Friday, June 13, 2008

Succulent Simplicity

—at the Gasthof zum Goldenen Anker, in the town of Hainburg an der Donau...

on the Austrian roadmap, the letters adD do not have anything to do with attention deficit, or any other sort of disorderly conduct, but rather constitute an abbreviation for “an der Donau”—‘on the Danube.’

and so is Hainburg in fact on the Danube, and not too far from Bratislava, which the German-speakers call Preßburg. The wine-region is called Carnuntum, and in addition to grapes boasts a lovely collection of old Roman stonework, fallen into disrepair.

main course at dinner was a Gulasch paprikas made from veal, organically sourced from an affiliated farm down in Kärnten—that got washed down with some very yummy Blaufränkisch, a 06er from the local wine estate Riedmüller.

That was nice, but the real highlight was the Spargelsalat which preceded it. This was thinly-lengthwise-sliced white asparagus reinforced with a couple green tips, a bit of Feldsalat, a couple cherry-tomatoes and basil leaves. It was very lightly and conservatively dressed, balsamico with pumpkinseed oil—but underneath the surface lurked a couple morrels—reconstituted or fresh, didn't ask...

this dish was simply heavenly with a piece of good bread and a simple but delicious white wine:
2007 Welschriesling from Weingut A.u H. Edelmann in Göttlesbrunn... crystal clear, pretty and tart, with good body and nice fruit.

nb the one attempt I've made at selling Welschriesling in NYC was a resounding flop, which probably had more to do with the exchange rate and pricing than it did with the quality of the wine. So I guess I just drink it in Austria...

and this is not the first time I’ve enjoyed the combination of asparagus and morrels in Austria; ten years ago such a pairing proved the highlight of an expensive but otherwise disappointing dinner at the 3 Husaren in Vienna...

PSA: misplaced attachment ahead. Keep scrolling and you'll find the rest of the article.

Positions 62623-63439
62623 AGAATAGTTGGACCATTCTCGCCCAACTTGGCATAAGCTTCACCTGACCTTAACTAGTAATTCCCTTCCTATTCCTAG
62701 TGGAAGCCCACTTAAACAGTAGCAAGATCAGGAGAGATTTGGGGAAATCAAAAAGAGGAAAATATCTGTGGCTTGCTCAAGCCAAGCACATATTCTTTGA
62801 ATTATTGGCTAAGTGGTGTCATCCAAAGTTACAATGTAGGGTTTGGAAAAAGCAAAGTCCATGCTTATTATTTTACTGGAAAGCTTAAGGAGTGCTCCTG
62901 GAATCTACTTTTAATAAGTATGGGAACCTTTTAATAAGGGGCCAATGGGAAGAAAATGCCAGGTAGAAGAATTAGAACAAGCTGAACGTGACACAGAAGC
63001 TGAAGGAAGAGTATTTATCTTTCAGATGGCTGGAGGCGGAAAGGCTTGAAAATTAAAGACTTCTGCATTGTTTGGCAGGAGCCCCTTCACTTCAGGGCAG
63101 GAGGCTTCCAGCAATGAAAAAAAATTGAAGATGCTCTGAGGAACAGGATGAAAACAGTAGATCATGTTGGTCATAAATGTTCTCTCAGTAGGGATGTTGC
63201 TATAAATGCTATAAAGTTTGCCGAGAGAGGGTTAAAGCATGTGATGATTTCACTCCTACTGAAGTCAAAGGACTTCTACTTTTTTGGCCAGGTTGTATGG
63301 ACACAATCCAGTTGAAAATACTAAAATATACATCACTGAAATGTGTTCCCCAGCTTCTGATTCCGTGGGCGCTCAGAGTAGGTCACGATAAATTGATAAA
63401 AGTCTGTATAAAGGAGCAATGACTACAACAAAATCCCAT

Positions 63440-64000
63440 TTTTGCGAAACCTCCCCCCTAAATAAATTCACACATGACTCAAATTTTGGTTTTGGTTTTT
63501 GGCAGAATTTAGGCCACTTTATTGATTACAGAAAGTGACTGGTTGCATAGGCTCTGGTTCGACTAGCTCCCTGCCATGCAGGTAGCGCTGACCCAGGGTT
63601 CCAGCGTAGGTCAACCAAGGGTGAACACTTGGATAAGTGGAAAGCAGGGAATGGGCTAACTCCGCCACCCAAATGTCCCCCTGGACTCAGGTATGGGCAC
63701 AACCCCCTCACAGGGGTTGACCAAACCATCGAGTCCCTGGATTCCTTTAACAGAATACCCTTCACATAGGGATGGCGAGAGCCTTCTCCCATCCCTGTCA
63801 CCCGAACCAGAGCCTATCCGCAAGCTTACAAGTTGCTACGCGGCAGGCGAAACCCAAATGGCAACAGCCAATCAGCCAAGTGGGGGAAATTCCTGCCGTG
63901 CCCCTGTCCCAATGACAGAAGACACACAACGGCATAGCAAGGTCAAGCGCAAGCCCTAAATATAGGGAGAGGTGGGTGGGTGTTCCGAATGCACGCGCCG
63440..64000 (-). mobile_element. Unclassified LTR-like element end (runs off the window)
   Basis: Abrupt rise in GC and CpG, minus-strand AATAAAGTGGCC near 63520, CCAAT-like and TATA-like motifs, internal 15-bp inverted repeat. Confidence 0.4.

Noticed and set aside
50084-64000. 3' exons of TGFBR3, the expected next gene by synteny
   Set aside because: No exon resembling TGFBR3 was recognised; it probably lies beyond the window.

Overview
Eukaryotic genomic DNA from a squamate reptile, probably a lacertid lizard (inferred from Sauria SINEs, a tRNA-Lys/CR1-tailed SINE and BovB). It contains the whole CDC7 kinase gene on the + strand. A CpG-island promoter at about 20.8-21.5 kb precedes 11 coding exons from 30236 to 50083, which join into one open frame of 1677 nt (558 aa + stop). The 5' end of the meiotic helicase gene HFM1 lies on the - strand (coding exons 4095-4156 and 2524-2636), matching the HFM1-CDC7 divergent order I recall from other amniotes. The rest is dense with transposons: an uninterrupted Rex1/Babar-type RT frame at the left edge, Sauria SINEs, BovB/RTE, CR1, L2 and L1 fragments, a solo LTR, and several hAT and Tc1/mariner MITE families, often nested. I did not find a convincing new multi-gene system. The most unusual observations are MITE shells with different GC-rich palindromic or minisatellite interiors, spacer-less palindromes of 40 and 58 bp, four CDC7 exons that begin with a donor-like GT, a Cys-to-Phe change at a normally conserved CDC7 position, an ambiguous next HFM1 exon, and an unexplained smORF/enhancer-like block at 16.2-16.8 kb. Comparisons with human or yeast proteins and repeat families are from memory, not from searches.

Tuesday, June 10, 2008

well fed, good bottle...

...and had an excellent dinner one night in Vienna, at an old favourite. Ever since I have been regularly visiting this imperial and royal city, I have stayed in the same little fleatrap situated some hundred steps off Lerchenfelder Straße, where the Seventh District meets the Eighth. And over the years I have evolved a set of favourite restaurants, all within a five-minute walk. One of these is called Kristian’s Monastiri, and it’s well worth a look for anybody spending time in Vienna.

I dined that evening on a single bottle of wine, which was a Winzersekt: Gelber Muskateller, from Tschermonegg, in Südsteiermark, and it was a lovely bottle.
pretty deep yellow with emerald overtones, spicy and aromatic... grapefruit and pear, bits of lemonpeel; very pleasantly juicy and bracingly dry, with flattering citrussy finish aromatix—39€
... this wine comes from the village of Glanz, and is it then a coincidence that glänzend is the german word for “brilliant”?
the dinner I chose to go with was 1. Cream of olive soup (beautifully balanced between the sweet and the piquant, with a bit of diced tomato garnish—don't try this at home!) 2. an Asparagus-tip barley risotto 3. Octopus roasted with bits of marinated radish, arucola and a bread/tomato salad. This made three-for-three, and was especially a really good hunk of pulpo.

dessert was a Montecristo #3. quite nice...

Monday, June 9, 2008

learning to love the Wein/4

Wein/4 is the way that the Cleverers in Austrian publshing write “Weinviertel”. Wein is wine, and Viertel is a quarter, so it's only poetic that a quarter of the wine in Austria comes from this neck of the woods. (Slow down, boy, the neck of the woods is actually the Wald/4, which is adjacent to the Wein/4...)

Being on more than one occasion impressed with the Hofer Litre Grüner Veltliner, I asked Mr Theise if in fact he had found all the good GV in the Wein/4 that was waiting there to be found, and Terry replied, of course not...

So after spending a couple half hours on the Wein/4 when I was at Prowein in Düsseldorf back in March, I went to spend a couple half days in the Wein/4 itself when I was in Austria last week. Where I rode the Skoda up to Retz and over past Falkenstein to Poysdorf, and enjoyed lovely scenery all the way ‘round.